Let's face it, despite the fact that YA has really exploded over the past several years and so many more YA books are being published, there are still some topics that just don't seem to get covered. I've noticed other bloggers sometimes mention that they'd like to see more YA books with characters with quality x or settings in time period y or what-have-you. So I thought I'd run a little "Find the Gap" series through February, with a different aspect of YA each week that we can discuss.
First up is setting. We've all read the typical 'high school' contemporary YA read, and the traditional fantasy world where there be dragons. And if it's historical YA there is a better-than-average chance it's going to be set in the Victorian era (which I do love, don't get me wrong). But what's missing? What places or time periods do we never get to travel to in a YA novel?
Here are a few to get things going:
- Colleges and universities: there have been a few more of these popping up in YA recently, but still not nearly as many as I'd like. College students like to read too, you know, and often they like to read about students like themselves!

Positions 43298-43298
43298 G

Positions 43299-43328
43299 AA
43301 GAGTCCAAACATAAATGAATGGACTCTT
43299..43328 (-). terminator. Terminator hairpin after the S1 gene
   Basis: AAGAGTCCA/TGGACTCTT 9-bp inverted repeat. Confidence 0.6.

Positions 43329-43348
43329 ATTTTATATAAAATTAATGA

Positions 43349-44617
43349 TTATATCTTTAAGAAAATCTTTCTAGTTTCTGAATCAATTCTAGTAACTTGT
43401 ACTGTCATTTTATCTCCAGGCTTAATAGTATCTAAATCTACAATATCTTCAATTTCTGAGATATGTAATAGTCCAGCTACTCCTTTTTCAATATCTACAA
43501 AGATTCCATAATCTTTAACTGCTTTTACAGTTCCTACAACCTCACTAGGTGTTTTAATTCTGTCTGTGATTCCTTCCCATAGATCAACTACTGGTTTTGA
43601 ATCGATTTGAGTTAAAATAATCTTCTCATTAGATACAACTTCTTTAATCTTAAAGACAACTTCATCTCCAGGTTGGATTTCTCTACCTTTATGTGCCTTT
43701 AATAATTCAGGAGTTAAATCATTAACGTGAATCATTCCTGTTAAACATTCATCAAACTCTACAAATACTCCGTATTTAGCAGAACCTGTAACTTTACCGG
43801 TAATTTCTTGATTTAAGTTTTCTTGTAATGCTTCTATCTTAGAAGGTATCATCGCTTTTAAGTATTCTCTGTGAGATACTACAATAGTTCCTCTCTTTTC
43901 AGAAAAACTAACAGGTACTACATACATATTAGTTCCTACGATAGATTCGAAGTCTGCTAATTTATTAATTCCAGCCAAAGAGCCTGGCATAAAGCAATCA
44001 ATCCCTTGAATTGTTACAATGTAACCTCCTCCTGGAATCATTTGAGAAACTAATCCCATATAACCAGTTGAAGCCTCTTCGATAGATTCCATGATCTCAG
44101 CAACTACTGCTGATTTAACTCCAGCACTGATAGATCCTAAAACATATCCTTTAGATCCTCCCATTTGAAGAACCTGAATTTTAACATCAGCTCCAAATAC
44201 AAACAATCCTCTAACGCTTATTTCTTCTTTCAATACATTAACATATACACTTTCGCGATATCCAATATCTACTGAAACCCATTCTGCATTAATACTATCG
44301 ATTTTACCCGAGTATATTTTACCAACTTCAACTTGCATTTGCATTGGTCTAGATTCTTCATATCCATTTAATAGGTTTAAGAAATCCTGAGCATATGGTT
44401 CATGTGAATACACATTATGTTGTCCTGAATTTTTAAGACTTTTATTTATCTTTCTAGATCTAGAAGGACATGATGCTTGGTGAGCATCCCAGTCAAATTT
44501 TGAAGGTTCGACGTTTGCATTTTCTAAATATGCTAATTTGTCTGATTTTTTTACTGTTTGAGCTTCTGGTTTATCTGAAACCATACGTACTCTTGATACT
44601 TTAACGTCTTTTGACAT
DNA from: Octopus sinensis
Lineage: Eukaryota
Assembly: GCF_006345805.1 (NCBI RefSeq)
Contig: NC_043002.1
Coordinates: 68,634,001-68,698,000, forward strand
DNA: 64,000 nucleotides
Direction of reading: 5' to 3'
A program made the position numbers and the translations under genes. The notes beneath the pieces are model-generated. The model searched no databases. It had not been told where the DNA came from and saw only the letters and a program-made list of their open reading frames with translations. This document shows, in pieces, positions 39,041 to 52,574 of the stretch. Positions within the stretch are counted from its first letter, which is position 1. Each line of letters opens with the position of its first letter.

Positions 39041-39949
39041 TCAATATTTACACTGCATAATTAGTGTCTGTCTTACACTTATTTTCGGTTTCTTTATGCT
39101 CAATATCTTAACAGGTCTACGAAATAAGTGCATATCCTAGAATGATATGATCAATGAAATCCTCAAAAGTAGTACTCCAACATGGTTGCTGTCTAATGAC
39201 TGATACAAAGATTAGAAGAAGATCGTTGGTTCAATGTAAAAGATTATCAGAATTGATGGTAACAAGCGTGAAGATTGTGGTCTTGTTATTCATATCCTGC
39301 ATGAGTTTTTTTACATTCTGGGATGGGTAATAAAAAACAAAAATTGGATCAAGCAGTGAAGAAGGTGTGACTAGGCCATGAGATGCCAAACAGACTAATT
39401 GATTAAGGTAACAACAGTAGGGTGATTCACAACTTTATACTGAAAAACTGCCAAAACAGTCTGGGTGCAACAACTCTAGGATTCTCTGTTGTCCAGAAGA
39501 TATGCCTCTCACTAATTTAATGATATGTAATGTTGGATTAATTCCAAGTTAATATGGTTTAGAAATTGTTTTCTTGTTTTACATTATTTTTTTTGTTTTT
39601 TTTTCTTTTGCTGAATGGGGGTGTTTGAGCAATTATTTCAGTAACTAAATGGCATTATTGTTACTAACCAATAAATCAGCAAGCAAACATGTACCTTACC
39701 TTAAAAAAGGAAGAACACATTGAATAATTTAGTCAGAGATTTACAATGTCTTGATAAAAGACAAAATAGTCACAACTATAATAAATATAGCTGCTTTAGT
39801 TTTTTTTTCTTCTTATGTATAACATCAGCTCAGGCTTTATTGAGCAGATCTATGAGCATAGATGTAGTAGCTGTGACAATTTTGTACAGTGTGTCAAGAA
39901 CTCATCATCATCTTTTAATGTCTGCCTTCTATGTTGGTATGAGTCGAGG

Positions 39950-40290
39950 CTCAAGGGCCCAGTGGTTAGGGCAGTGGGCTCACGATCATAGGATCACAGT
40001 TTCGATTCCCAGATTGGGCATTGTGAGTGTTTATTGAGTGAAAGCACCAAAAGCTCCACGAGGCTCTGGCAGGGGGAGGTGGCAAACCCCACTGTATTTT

- Countries other than the United States: there are so many interesting places around the world you could give your story as a setting...so why always go with the U.S.? The novel's relatability won't entirely vanish just because it's not set in an American city. I'd say "outside North America" but actually, I haven't read very many YA novels set in Canada or Mexico. More of those would be nice too!
- Small towns: not everyone lives in a large city. I know there have been some YA books written where the whole point was either big-city-girl-meets-farming-community (or conversely, country-dweller-lands-in-the-big-bad-city), but how about some that just *happen* to be set in a small town?
- Parallel universes: these seem to crop up more in movies than in books, for some reason. But there's so much potential in that kind of concept, and I think it would be particularly appealing to the older YA set.
- The sixties: this was such a hugely important time period on just about every level (politically, socially, etc.) And it was very much a time for young people. Why are there not more YA books about it? No idea.
What other settings spring to mind for you? And are there any books you've come across that do address some of the gaps above?